The case of ROYAL STAG with Device of Stag (hereafter referred to as
"Plaintiff") Vs. INDIAN STAG with Device of Stag (hereafter referred to as
"Defendant") is a significant legal battle that delves into the complexities of
trademark infringement, export, and the use of trademarks in India.
Both parties are involved in the alcoholic beverages industry, and the Plaintiff
had been using its trademark since 1995, with the earliest trademark
registration dating back to 1996.
In contrast, the Defendant was exclusively selling its products for export
purposes with bills produced since 2015. The Hon'ble High Court of Delhi granted
an interim injunction in favor of the Plaintiff after thoroughly examining the
The heart of this case lies in the trademark infringement issue. The court
invoked Section 29(2)(b) of the Trade Marks Act to analyze the situation.
According to this section, if the essential features of the Plaintiff's mark are
replicated in the Defendant's mark, infringement is deemed to have occurred.
In this case, all criteria set forth in the provision were met. The marks were
similar, used for the same product, and consequently, there was a likelihood of
confusion or association in the minds of consumers with average intelligence and
imperfect recollection. Thus, the Defendant was found to have infringed the
Disclaimer on Trademark Registration:
The Defendant's defense based on the disclaimer attached to the word "ROYAL"
was dismissed by the court. The Plaintiff emphasized that the "DEVICE OF STAG"
was the essential feature, which had been copied by the Defendant. Consequently,
the disclaimer concerning the "ROYAL" part of the Plaintiff's mark, which was
granted during the registration of the "ROYAL STAG" mark, was considered
Section 17 of Trademark Act 1999 and Trademark Infringement:
Section 17 of the Trademark Act 1999 was also invoked by the Defendant, but the
court found it not relevant to the case. The court concluded that the
Plaintiff's "ROYAL STAG with Device of Stag" and the Defendant's "INDIAN STAG
with Device of Stag" were similar as a whole, and there was a possibility of
confusion. Therefore, Section 17 did not provide a valid defense.
Export from India as Use in India:
One of the critical aspects of this case is the Defendant's claim that their
product was exclusively exported from India and that the "Device of Stag" was
common to trade. The court, however, found in favor of the Plaintiff, stating
that, within the meaning of Section 56 of the Trademarks Act 1999, export from
India also constitutes use in India. This interpretation is significant because
it reinforces the protection of trademarks even when products are primarily
intended for export.
Publici Juris and Third Party Use:
The Defendants argued that the "ROYAL STAG" mark was not publici juris, and the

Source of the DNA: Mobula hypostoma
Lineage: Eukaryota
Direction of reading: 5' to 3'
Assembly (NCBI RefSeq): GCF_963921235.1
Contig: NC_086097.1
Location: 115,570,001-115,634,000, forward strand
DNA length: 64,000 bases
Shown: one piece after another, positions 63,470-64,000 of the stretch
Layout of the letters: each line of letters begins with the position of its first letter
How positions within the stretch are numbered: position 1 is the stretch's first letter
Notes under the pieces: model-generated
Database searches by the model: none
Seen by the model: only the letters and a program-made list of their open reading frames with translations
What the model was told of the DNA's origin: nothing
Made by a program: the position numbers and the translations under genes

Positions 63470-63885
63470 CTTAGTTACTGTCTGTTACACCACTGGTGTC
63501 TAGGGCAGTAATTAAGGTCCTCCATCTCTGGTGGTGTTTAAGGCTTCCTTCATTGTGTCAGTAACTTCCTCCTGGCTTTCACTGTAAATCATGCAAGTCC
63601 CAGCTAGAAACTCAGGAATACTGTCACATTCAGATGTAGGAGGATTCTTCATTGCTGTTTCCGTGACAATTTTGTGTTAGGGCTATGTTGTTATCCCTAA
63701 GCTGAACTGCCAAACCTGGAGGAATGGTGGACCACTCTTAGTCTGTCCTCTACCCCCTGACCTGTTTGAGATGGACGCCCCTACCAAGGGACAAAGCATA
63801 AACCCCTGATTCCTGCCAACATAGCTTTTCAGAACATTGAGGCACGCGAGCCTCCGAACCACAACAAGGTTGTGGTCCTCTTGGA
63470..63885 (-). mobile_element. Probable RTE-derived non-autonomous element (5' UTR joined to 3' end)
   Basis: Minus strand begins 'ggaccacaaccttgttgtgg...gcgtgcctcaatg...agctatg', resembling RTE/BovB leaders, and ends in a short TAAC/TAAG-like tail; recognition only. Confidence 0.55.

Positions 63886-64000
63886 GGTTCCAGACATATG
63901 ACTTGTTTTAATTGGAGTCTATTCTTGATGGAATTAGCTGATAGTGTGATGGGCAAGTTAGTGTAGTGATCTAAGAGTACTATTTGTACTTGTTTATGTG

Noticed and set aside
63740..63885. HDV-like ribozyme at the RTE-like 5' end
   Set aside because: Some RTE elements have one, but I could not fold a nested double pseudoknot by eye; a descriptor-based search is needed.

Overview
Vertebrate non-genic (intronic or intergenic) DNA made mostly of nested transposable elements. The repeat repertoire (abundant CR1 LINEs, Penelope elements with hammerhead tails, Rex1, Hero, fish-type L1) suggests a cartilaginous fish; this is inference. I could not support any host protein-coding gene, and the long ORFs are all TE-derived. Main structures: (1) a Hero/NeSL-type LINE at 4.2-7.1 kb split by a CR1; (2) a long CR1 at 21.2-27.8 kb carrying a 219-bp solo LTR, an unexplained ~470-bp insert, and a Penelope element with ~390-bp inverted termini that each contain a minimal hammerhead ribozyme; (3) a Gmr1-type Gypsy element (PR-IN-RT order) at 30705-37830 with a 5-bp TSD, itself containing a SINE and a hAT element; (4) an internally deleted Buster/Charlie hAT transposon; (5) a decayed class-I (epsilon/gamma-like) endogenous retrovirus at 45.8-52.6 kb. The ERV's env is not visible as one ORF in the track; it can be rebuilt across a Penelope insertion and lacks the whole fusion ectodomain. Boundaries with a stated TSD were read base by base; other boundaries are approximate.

publici juris character was attributed only to the "STAG" part of the
Plaintiff's mark. However, the court ruled that this distinction became
irrelevant as the Defendant's "INDIAN STAG" mark, as used for Indian Made
Foreign Liquor (IMFL), was deceptively similar to the Plaintiff's "ROYAL STAG"
The Defendant also relied on third-party use as a defense. They claimed that the
Plaintiff was aware of the use of the "SCOTTISH STAG" mark but remained silent.
However, the court found this argument lacking evidential support, as mere
coexistence of the "SCOTTISH STAG" and "ROYAL STAG" in the same outlets in Dubai
did not constitute evidence of the Plaintiff's knowledge of the "SCOTTISH STAG"
The Concluding Note:
The case of ROYAL STAG Vs. INDIAN STAG exemplifies the intricacies involved in
trademark infringement cases, particularly when export from India is a
The court's rulings on trademark similarity, the significance of disclaimers,
and the interpretation of export as use in India underscore the importance of
protecting intellectual property rights in a globalized world.
Additionally, the court's dismissal of the publici juris and third-party use
defenses highlights the need for substantial evidence in legal proceedings
involving trademark disputes. This case sets a precedent for the safeguarding of
trademarks in export-oriented industries in India and provides valuable insights
into the nuanced world of intellectual property law.
The Case Law Discussed:
Case Title: Pernod Ricard India Private Limited Vs A B Sugars Limited
Date of Judgement/Order:31/10/2023
Case No.CS(COMM) 371/2019
Neutral Citation No: 2023:DHC:7842
Name of Hon'ble Court:High Court of Delhi
Name of Hon'ble Judge: C Hari Shankar, H.J.
Information and discussion contained herein is being shared in the public
Interest. The same should not be treated as substitute for expert advice as it
is subject to my subjectivity and may contain human errors in perception,
interpretation and presentation of the fact and issue involved herein.
Written By: Advocate Ajay Amitabh Suman
, IP Adjutor - Patent and
Email: [email protected]
, Ph no: 9990389539